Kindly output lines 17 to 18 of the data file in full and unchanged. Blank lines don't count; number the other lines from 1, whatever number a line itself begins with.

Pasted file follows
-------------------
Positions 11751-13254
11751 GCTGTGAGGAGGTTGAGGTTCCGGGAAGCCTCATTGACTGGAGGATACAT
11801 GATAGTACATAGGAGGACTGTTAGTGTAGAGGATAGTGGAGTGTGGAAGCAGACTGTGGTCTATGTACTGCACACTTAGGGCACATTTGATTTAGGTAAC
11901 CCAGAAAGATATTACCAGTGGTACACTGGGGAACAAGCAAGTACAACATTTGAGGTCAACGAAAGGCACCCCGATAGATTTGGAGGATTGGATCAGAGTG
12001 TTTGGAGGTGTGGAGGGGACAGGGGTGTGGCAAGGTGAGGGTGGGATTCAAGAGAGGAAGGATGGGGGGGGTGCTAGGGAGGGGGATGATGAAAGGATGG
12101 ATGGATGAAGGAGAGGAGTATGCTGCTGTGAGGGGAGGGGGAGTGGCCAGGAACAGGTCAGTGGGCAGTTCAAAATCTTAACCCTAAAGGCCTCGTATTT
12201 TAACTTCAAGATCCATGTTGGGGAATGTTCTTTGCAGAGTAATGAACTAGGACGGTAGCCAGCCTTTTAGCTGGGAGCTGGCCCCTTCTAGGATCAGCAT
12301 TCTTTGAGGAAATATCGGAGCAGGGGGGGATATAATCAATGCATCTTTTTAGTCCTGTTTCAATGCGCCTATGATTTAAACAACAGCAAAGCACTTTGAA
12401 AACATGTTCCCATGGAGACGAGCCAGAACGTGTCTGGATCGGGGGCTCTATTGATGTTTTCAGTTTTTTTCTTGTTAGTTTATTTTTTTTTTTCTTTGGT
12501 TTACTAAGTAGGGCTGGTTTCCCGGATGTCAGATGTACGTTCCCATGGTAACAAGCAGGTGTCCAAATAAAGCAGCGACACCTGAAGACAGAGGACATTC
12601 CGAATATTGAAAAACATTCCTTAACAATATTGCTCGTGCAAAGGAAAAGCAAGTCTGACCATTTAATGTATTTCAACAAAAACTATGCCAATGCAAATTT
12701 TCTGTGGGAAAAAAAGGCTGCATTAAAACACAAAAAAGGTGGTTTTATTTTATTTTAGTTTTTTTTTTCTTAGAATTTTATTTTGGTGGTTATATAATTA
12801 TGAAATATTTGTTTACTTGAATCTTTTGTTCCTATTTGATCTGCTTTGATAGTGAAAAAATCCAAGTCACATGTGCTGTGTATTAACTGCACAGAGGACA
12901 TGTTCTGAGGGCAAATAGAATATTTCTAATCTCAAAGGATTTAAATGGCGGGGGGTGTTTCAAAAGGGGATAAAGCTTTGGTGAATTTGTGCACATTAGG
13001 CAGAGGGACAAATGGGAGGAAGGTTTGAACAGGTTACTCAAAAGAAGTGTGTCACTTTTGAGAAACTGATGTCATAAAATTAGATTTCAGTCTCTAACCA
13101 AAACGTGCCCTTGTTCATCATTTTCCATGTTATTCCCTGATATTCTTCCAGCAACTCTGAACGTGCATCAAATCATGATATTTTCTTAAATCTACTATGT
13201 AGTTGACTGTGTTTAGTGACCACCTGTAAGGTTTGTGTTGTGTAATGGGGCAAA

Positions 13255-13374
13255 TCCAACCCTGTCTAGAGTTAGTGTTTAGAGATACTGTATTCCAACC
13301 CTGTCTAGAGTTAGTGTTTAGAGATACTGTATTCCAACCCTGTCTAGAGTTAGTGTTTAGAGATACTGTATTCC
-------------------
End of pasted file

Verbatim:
13201 AGTTGACTGTGTTTAGTGACCACCTGTAAGGTTTGTGTTGTGTAATGGGGCAAA

Positions 13255-13374